powers or conferring rights to carry out those duties. Next comes the causal responsibility to use mechanisms
for accountability and due recognition. Accountability and due recognition generally operate in tandem.
Corporate responsibility has been seen arises from business ethics and has three dimensions:
1. Good governance,
2. Corporate social responsibility and
3. Environmental accountability.
This is how business ethics becomes an all-pervading inf uence in the governance of business. The top
management is not only responsible to envision such a change but also responsible to translate this vision
into practices and to make sure that they adopt a balanced approach towards three dimensions. It should be
evidenced from the conduct of business for it is not easy for them to get away from this by indulging only in
lip service.
The corporations are formed based on the division of ownership and control, in which the investor or
owner relies on the manager, that is, CEO to manage the business on his/her behalf which implies that
principal–agent relationship exists between investor and manager, which causes the room for asymmetric
information. In other words, there is always a gap between the information possessed by the manager vis-àis
the investors. This situation calls for a good and transparent governance, that is, corporate governance. The
shareholders must have full and authentic information. There should be transparency in processes, so that
the agent (manager) cannot mismanage or take the advantage of the asymmetric information. The objective
of good governance is to have such system of controlling and managing so that the interest of owner may be
protected. For this to be successful, f rst of all, whatever hurdles are there in the processes are to be removed.
The processes are necessary to prohibit the manager to push their own agenda or self-interest, that is, the
managers, as working in the capacity of agent, might have their own individual goals to pursue which are not
in line with organisational goals. Such processes are to be institutionalised which protect the interest of the
owner, that is, prof t maximisation and wealth maximisation. Therefore, ethical structure has the implication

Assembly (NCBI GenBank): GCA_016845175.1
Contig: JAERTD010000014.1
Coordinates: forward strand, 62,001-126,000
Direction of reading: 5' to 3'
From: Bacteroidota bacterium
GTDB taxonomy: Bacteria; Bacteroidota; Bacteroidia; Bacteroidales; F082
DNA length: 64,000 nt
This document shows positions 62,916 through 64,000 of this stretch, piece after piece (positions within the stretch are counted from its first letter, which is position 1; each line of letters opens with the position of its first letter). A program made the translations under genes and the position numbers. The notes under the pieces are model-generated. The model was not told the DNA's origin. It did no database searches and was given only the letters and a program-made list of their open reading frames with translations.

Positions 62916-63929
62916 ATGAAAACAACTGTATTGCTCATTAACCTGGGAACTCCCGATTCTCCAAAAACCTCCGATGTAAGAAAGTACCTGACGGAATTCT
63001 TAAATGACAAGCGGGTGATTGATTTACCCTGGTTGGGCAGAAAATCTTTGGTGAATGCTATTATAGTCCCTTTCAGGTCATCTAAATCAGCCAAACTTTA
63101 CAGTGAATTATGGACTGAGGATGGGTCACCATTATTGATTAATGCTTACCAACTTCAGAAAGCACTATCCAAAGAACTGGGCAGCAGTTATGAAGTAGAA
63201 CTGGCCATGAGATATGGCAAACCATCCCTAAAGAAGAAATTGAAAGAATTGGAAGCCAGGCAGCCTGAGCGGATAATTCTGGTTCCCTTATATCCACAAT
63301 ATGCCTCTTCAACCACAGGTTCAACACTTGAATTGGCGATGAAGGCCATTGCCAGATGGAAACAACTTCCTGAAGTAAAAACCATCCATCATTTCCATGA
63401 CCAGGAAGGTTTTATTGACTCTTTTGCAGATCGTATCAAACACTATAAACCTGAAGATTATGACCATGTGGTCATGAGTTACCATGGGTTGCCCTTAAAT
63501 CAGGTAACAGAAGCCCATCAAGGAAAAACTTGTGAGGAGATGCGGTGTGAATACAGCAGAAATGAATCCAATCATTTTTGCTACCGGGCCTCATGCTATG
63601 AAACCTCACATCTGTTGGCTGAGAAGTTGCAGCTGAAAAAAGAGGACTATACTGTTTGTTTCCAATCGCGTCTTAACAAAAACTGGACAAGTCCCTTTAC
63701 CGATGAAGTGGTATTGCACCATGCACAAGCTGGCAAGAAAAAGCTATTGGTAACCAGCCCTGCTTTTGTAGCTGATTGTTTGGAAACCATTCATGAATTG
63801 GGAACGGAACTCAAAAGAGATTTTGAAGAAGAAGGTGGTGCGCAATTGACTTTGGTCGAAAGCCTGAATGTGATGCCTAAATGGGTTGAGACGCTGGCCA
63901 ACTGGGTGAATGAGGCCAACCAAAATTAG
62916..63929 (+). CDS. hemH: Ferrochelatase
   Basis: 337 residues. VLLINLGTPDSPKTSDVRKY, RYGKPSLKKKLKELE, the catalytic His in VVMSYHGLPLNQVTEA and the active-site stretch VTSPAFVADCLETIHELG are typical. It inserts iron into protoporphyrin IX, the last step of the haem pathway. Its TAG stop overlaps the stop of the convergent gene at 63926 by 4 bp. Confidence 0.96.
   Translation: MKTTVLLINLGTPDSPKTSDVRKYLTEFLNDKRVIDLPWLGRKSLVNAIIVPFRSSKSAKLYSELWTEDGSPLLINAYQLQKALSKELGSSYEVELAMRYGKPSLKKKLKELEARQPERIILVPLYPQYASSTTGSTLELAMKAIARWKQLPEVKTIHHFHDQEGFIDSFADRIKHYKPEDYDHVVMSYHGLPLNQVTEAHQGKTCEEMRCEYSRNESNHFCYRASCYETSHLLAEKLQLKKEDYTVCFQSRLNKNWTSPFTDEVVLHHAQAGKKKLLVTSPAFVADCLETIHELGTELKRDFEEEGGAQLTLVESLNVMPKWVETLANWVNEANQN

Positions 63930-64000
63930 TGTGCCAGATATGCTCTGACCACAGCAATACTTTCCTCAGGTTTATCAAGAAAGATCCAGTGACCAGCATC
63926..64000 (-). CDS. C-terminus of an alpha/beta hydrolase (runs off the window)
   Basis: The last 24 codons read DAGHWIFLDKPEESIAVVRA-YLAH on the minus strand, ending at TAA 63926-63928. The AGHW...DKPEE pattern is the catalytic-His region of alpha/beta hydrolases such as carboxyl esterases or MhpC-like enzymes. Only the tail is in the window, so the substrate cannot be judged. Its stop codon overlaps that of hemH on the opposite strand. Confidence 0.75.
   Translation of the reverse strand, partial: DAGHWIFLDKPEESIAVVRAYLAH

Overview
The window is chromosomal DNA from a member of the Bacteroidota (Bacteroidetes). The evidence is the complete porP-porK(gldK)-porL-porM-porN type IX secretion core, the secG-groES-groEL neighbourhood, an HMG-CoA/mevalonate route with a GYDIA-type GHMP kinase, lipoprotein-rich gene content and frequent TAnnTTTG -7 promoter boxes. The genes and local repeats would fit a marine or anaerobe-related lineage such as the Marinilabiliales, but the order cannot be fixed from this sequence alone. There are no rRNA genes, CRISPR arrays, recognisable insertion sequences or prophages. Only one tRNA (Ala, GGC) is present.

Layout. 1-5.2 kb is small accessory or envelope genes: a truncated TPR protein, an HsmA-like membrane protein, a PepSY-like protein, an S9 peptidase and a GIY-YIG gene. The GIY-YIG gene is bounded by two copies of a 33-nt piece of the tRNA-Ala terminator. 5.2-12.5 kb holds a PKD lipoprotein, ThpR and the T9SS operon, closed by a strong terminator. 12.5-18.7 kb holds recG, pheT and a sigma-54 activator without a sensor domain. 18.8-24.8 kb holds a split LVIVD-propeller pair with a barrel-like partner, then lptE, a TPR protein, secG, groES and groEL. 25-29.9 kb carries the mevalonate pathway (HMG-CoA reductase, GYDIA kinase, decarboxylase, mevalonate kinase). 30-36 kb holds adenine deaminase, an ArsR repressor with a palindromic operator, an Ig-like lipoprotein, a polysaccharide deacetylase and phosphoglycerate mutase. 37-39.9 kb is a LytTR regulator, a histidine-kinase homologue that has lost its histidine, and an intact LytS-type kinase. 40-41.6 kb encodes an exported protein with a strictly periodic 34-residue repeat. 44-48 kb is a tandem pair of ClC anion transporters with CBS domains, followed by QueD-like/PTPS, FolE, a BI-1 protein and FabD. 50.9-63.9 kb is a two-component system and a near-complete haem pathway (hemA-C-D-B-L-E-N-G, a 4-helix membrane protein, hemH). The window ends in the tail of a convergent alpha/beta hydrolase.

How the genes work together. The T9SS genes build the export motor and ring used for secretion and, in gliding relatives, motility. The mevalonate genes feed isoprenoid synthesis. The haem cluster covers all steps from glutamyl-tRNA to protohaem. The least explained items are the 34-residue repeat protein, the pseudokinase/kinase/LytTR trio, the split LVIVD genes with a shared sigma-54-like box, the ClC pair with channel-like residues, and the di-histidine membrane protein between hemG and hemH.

for good governance, which means better prof ts. It is important to make prof ts within ethical framework.
There is a shift in the psychology of investors that they are curious not only to know how much prof t the
company has booked, but also to know how this prof t has been earned, that is, ethically or unethically.
Therefore, business has to be done ethically, the prof ts are to be taken seriously, if not, it would be interpreted
as if the business is not indulging into good governance.
Second ethical dimension of CSR includes the social practices where the company is discharging its
responsibility towards community at large, that is, stakeholders. Stakeholders are the ones who can inf uence
or can be inf uenced by the actions, decisions, policies, practices and goals of the company. Apart from
shareholders, it includes employees, consumers, suppliers, government competitors and community at large.
Traditionally, so far business was treated purely from the viewpoint of private–personal pecuniary motive.
Now, a company has acknowledged its responsibilities to society that goes beyond the production of goods
and services at a prof t. It involves the idea that the corporate governance has a broader constituency to serve
than that of shareholder alone. In more recent years, the term stakeholder has been widely used to express
this broader set of responsibilities. By now, it has been accepted that corporations are more than economic

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